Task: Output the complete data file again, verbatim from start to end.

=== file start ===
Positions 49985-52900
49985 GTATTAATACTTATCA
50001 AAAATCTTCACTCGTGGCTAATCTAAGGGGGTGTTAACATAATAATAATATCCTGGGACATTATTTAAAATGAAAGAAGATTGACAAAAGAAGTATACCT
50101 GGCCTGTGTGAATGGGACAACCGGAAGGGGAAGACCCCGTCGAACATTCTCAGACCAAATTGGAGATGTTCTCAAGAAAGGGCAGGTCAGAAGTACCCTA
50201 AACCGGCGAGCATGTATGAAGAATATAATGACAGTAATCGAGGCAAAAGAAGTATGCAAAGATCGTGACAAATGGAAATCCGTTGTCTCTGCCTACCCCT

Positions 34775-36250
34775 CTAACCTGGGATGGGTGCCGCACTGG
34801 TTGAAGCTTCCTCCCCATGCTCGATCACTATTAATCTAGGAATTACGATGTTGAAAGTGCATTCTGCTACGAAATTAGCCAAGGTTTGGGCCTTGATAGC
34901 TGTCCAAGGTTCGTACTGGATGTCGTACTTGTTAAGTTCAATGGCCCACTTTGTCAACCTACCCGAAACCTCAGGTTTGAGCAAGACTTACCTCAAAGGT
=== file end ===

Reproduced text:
Positions 49985-52900
49985 GTATTAATACTTATCA
50001 AAAATCTTCACTCGTGGCTAATCTAAGGGGGTGTTAACATAATAATAATATCCTGGGACATTATTTAAAATGAAAGAAGATTGACAAAAGAAGTATACCT
50101 GGCCTGTGTGAATGGGACAACCGGAAGGGGAAGACCCCGTCGAACATTCTCAGACCAAATTGGAGATGTTCTCAAGAAAGGGCAGGTCAGAAGTACCCTA
50201 AACCGGCGAGCATGTATGAAGAATATAATGACAGTAATCGAGGCAAAAGAAGTATGCAAAGATCGTGACAAATGGAAATCCGTTGTCTCTGCCTACCCCT

Positions 34775-36250
34775 CTAACCTGGGATGGGTGCCGCACTGG
34801 TTGAAGCTTCCTCCCCATGCTCGATCACTATTAATCTAGGAATTACGATGTTGAAAGTGCATTCTGCTACGAAATTAGCCAAGGTTTGGGCCTTGATAGC
34901 TGTCCAAGGTTCGTACTGGATGTCGTACTTGTTAAGTTCAATGGCCCACTTTGTCAACCTACCCGAAACCTCAGGTTTGAGCAAGACTTACCTCAAAGGT